Okay, perhaps you hate it, and don’t want to write about. Fair enough. There are other places you can use in your settings.

If you’re on holiday, and you find somewhere you love, why not write about? It’d be perfect, no? Just remember that no where is idyllic, and people who live there probably hate it too! But note the same things as you did for your own hometown. Have a look down some narrow alleys where your MC might walk down to get home, for example. See what the weather is like. If you’re not there all year round, can you talk to some locals? Eat in a local cuisine shop, visit museums, shops, see where your MC might work or go to school. Yes, it sounds very long-winded and difficult, but it’ll be key in convincing your readers about the realism of a place.

If you’re writing a setting of somewhere you can’t get to, why not look it up online? Use Google Earth’s awesome Street View feature. It’s actually pretty cool, and quite interesting. Look for weather news, go on the country’s main news website, you could even find some books based in that area, even if they’re non-fiction (probably especially, actually). Check out the wildlife online. Ask people who’ve been there, if you can find anyone.

And obviously, if you’re writing about a fantastical world or an alternate universe, things are going to be a little different, but you could always try and find somewhere as close to our world as possible, like New Zealand for Lord of the Rings. If you can’t, though, at least try and think of the same things as you’d notice if you were in the place for real – wildlife, the smell of the air, the language or many languages spoken, if people interact in the street or if people only leave their homes if they have somewhere to go.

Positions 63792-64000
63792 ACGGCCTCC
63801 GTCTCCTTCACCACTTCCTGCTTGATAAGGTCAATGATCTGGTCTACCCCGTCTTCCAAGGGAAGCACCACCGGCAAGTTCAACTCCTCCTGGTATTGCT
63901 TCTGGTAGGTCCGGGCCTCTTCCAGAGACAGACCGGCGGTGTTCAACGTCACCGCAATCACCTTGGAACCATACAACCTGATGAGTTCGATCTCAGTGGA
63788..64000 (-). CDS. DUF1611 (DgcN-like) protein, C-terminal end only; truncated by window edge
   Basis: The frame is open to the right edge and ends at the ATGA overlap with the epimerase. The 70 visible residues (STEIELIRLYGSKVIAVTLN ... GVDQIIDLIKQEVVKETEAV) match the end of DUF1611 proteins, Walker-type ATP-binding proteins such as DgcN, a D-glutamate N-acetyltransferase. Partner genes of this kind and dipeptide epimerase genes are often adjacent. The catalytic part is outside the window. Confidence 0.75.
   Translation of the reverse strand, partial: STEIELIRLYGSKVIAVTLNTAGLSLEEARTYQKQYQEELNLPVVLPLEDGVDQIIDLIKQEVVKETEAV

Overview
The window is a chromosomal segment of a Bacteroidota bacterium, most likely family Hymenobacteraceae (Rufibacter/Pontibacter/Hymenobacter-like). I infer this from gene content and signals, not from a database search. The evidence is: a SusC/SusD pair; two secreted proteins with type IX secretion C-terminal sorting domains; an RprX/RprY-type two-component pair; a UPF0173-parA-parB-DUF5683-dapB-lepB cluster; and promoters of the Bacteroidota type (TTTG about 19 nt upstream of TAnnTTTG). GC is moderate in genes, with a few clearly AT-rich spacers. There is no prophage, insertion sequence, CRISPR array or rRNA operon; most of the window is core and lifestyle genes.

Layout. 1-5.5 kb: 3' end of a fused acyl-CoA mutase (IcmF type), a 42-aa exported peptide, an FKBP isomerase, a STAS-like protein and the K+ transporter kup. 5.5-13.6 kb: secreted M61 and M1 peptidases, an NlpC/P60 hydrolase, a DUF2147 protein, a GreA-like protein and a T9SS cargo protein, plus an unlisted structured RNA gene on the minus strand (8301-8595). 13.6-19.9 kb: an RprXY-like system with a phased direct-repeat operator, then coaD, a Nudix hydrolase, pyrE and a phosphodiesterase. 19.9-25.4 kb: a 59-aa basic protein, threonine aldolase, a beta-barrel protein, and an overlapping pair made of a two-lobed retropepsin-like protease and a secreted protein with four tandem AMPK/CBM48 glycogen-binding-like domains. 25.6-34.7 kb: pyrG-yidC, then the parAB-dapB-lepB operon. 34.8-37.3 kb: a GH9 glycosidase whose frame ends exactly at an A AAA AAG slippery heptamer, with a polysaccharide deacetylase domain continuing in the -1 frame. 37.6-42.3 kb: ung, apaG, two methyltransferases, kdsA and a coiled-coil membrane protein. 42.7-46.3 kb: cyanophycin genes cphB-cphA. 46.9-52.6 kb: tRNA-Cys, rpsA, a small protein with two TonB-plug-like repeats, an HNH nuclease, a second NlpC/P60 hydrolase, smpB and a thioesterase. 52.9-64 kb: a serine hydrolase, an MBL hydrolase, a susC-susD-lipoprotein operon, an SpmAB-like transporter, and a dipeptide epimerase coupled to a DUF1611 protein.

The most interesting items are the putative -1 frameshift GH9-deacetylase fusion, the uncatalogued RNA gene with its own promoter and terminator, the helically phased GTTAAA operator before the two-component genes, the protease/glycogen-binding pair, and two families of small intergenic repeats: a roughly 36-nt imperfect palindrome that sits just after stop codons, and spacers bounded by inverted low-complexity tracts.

The setting is so incredibly important in writing, and yet it is often overlooked. You could even try drawing a map and plotting out everything. Perhaps just writing notes, or finding pictures (try Pinterest).

Good luck with your settings! Don’t overlook them, and make sure you’ve done all you can. If you can get to your ideal setting and stay for as long as you can, do it! It’ll benefit you greatly.

Using Real Life In Your Writing – People

real life - peopleReal life and writing correlates quite a bit, even if you’re writing fantasy, for example. Obviously, you’re writing in a language you know, so there’s a point – you’ll probably use your own language tics in your work (such as the main character dropping articles, for example). Your characters are probably also influenced by people from your real life and conversations. Have you ever read a character and thought, “Hey, my friend does that…”?

Obviously you can’t completely copy people in your real life – there’s probably a law against it, or something, and you wouldn’t be creating your own characters. But, there’s nothing against you using aspects of people around you in your writing. If your friend has a really funny sneeze, or they have a catchphrase that they say all the time, then why not magpie it and use it in your own work? Even if they noticed, they’d probably be happy that you thought that that part of them was good enough to be used in your novel!